Save an Extra 10% on Department Store Purchases? Is it really worth it?


I was at a department store today and while I was waiting in line to pay for my purchase a poor couple were persuaded into signing up for the store’s charge card in exchange for an extra 10% off their purchases that day. The really sad part is that they were buying a few pairs of socks – maybe the total value was about $20 – so 10% off of that means $2 in savings.

CreditCard.jpgThe woman was initially very adamant that they not sign up for the card, but the husband was persuaded by the dangling carrot of the extra 10% off – his rationale was that they could pay it off before any interest accrued and then cancel the card.  I think many people make the same rationalization.  And while some may actually pay for the purchase and then cancel the card – probably an equal amount of people do not end up paying off the balance, end up paying 28.8% in interest on the balance and maybe even more will start increasing the balance on the card.

So what started as an attempt to save 10% on your small purchase ended up turning into yet another source of expensive credit that only serves to put you one step closer to higher spiralling credit problems.  So I suppose my message is this: almost everyone signs up with the same intention – to pay off the balance immediately and then cancel the card, but there is a percentage of those who instead fall prey to the vicious cycle of overextending their available credit – all for the dangling carrot of a few bucks saved today.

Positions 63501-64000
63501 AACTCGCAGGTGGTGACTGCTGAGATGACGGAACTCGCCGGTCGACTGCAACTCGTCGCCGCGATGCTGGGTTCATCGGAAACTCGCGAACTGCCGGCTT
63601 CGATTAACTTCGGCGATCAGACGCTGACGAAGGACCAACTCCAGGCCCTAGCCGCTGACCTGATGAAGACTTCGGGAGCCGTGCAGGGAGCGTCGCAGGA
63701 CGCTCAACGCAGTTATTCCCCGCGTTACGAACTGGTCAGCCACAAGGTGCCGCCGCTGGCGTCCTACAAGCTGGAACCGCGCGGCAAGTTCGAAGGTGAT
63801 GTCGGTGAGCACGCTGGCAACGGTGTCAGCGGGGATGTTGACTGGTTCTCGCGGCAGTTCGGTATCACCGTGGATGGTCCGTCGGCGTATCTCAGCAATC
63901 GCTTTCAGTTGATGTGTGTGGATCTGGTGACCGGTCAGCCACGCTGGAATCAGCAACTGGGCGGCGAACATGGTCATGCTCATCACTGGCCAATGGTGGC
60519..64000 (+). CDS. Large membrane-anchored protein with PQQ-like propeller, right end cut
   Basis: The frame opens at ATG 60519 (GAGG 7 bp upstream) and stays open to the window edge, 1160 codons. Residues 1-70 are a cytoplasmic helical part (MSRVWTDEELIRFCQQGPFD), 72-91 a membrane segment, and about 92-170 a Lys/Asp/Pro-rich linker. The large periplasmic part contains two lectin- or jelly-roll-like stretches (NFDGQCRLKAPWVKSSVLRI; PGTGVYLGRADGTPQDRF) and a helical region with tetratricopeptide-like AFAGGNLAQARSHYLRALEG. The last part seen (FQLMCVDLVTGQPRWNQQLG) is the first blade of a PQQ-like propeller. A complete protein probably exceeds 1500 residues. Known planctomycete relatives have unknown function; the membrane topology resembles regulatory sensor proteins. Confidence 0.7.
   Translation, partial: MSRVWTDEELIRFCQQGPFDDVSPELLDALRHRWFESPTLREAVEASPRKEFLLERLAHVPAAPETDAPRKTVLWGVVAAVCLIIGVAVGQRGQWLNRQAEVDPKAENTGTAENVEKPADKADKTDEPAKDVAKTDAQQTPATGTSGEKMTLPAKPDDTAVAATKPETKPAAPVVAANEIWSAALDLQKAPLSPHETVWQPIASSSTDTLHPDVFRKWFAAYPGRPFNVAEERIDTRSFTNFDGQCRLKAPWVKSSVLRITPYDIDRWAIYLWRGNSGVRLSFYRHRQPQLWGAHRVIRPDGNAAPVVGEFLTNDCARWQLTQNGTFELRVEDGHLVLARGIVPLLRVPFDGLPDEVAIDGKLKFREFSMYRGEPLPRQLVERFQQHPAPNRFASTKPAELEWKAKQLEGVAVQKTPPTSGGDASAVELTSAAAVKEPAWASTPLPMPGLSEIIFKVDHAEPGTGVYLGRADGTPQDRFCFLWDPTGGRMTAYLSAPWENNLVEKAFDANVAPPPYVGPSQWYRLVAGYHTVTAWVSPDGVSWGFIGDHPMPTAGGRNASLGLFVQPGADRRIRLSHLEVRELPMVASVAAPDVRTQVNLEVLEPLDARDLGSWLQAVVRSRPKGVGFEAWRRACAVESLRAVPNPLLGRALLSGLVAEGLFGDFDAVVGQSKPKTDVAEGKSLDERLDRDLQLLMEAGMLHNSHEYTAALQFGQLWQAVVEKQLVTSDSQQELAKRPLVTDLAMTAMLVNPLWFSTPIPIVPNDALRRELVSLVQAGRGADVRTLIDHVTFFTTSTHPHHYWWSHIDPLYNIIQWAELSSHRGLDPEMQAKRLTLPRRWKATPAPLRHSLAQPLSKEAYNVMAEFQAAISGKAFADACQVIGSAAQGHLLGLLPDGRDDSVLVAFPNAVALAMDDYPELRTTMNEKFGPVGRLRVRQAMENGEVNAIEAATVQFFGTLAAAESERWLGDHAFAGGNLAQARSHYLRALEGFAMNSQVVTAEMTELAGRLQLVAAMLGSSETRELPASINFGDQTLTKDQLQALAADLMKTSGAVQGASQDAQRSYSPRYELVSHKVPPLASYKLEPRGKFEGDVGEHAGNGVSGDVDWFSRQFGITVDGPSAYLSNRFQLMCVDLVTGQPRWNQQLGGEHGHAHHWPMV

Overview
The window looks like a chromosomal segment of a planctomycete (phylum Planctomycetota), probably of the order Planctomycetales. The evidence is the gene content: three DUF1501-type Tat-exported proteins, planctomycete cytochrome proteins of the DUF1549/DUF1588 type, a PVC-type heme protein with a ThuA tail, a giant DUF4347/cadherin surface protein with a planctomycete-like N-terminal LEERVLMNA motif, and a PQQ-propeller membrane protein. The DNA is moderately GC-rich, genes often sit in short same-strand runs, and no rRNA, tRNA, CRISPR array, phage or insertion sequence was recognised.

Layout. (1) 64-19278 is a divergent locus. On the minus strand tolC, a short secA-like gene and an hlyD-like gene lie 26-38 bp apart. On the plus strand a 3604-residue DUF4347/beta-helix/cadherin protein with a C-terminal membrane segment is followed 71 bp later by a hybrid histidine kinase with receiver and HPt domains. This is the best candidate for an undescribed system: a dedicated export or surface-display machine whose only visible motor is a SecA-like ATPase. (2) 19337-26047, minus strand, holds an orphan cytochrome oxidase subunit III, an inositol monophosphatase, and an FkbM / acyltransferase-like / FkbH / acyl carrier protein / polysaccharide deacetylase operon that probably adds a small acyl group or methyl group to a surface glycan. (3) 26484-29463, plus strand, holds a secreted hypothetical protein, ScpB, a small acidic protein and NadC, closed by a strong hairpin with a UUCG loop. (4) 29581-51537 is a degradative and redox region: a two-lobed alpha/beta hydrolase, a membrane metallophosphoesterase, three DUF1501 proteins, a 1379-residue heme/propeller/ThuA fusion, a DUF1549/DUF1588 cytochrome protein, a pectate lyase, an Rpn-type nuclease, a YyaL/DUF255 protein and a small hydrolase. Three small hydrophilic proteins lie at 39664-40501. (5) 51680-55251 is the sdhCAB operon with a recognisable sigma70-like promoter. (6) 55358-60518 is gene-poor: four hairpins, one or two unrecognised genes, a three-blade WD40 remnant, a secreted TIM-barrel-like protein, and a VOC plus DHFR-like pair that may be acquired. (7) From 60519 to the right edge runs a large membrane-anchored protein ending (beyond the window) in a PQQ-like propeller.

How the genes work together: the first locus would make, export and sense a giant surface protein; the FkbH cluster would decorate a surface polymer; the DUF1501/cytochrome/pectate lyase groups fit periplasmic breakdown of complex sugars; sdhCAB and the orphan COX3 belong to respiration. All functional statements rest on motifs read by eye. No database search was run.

Ask yourself if the few dollars you could save today is worth exposing yourself to the possibility of falling into that trap! It may end up costing you thousands! 

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Preet Banerjee
Preet Banerjee
...is an independent consultant to the financial services industry and a personal finance commentator. You can learn more about Preet at his personal website and you can click here to follow him on Twitter.
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  • Leslie

    There is also the added disadvantage of the impact on your credit score. Everyone should know their credit rating and how activities affect it: such as shopping for purchases on credit (buy now, pay in 18 years!) or signing up for yet another credit card. Read this http://www.fcac-acfc.gc.ca/eng/publications/CreditReportScore/PDF/CreditReportScore_e.pdf

    Poorly managed credit can add 2-4% to your mortgage rate. Missed or late credit card payments, having many cards, opening & closing credit accounts–all can have a negative effect on your credit rating. Don’t take invitations to sign up for credit either in the mail or at the cash register lightly. Educate yourself and use credit wisely.

  • Preet

    Well put Leslie – that link is great that you provided – I think everyone should check it out.